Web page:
DEAR JOAN: I have a serious problem with pigeons destroying a new composition roof.
The tar and gravel roof was replaced (they were nesting on it and displacing the gravel). The roof was old, so I replaced it with a composition roof, which did away with any entries. But the birds are back and working on the composition roof.
They are not being fed, although someone else might be feeding them. The city has no laws against feeding them and I have no idea who is doing it.
Any help you or readers could give me would be greatly appreciated.
DEAR MARY: Because your roof has a history as a nesting site, it makes it more difficult to discourage birds that consider the roof their own. Difficult, but not impossible.
There are a number of products on the market that you can buy. Metal and plastic spikes, coils of wire, chicken wire, netting, shock wires, scarecrows (devices that move and make noise) and chemical repellents. Any one of these products will work, but the key is finding the one that will work for you.
I'd do an Internet search -- look for "bird deterrents" -- to see what's available, what matches your roof and your problem, and what fits into your budget. You've already made a hefty investment by replacing the roof, so don't try to go too cheaply on the fix. On the other hand, it's not like you're facing a Hitchcockian onslaught.
Some people will tell you to stick a plastic owl on your roof. This will probably work for a day or so until the birds figure out it's not real and poses no threat. Some recommend feeding scrub jays and crows and allow these aggressive birds to drive away the pigeons. This could work, but then you've got jays and crows to contend with.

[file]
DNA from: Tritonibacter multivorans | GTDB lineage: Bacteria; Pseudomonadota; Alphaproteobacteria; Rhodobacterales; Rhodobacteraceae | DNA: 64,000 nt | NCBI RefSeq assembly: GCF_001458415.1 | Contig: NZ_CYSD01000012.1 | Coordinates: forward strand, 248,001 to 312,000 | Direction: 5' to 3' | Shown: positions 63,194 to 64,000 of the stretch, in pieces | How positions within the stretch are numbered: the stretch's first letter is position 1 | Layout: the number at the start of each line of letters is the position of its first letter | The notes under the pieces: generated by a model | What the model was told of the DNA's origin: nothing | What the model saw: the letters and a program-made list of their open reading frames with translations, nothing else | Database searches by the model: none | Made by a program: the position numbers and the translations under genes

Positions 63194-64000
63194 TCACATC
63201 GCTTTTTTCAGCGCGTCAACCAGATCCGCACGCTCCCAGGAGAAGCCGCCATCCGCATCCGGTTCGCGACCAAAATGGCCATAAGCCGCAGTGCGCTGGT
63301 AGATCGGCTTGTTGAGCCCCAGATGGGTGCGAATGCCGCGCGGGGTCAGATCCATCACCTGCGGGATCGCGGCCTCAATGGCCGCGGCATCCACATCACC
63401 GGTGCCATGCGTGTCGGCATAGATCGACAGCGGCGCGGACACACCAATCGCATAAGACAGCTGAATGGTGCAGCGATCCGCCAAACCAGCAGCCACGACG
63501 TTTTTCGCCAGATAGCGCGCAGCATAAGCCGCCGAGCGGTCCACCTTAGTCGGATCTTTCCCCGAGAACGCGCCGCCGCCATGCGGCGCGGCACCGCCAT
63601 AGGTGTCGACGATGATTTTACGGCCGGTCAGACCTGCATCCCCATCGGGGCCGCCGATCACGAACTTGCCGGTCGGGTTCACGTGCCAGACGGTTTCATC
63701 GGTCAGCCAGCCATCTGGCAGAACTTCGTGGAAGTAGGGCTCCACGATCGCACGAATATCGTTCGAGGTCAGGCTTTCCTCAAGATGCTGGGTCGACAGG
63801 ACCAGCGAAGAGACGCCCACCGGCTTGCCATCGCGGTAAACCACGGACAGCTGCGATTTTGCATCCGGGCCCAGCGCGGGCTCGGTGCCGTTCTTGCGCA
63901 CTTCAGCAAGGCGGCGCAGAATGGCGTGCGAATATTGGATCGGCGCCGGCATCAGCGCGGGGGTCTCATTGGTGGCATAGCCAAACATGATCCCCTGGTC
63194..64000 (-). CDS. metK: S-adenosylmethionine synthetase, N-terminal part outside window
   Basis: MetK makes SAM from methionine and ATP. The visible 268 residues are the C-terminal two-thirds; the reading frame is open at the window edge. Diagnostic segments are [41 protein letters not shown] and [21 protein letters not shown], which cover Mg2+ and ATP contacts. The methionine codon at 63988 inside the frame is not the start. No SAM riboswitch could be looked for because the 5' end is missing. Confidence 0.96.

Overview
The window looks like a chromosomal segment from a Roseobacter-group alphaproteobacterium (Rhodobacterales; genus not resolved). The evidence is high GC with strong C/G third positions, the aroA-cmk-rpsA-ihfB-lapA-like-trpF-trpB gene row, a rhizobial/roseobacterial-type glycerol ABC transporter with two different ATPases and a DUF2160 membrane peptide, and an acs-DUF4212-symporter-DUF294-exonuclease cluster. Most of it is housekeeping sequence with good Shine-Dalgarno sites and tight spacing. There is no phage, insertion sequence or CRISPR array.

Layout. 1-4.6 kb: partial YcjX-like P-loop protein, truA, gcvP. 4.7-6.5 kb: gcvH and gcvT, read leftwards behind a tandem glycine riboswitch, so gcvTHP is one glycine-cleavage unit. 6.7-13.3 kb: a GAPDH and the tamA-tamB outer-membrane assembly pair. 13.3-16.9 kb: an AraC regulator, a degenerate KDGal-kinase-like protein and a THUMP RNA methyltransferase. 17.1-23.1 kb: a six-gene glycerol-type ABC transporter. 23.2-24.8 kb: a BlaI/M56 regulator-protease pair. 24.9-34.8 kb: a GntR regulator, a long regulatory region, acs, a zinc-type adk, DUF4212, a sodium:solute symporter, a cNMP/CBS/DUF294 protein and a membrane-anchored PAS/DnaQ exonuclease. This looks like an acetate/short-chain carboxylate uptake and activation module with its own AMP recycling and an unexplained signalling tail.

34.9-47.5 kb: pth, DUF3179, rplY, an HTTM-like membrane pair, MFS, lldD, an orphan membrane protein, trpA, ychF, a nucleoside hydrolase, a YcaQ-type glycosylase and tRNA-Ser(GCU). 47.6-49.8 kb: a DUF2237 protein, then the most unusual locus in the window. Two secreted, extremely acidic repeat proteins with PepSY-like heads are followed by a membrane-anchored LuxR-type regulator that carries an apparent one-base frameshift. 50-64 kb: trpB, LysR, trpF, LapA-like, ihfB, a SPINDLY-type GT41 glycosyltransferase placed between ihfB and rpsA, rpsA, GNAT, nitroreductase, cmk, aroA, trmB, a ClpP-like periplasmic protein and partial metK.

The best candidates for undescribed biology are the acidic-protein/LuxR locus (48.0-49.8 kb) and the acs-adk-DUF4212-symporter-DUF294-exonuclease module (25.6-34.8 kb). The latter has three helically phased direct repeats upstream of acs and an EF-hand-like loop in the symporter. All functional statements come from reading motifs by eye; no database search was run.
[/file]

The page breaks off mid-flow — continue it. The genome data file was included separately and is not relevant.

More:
If readers have suggestions for what's worked for them, let me know and I'll share.
DEAR JOAN: I fostered three cats that were about 5 months old. Not sure what I was thinking, but I decided to keep all three. Now I have foster's remorse.
I can't keep them off my kitchen counters, table, bedroom furniture. It's driving me crazy. They are not kittens anymore. They are about 2 years old. I have tried everything I know.
They know that they are not supposed to be up there. I love them, but I want them to behave.
DEAR KAREN: You say you've tried everything, but I don't know what that everything is. Here are some ideas, though.
Place mouse traps on countertops, tables and bedroom furniture, and then cover the entire area with sheets or newspapers. When the cats jump where they shouldn't, the traps will snap. They won't harm the cats, but it will scare them.
Use double-sided tape (they make a product for this purpose) on the areas you want them to avoid. Cats don't like the stickiness and they'll quickly hop down.
When you're home and see them, give them a squirt from a water bottle while saying "No" loudly.
You have to be consistent. If they revert to their old behavior after you've removed the deterrents, you have to start again.
Hang in there. I'm confident your sanity can be saved. Readers, any other suggestions?
Time for a change
Starting this week, I'm adding a fourth column -- Mondays, Wednesdays, Thursdays and Fridays. You'll find the "Best of Bogue" on Tuesdays only.
Contact Joan Morris at email@example.com; or P.O. Box 8099, Walnut Creek, CA 94596.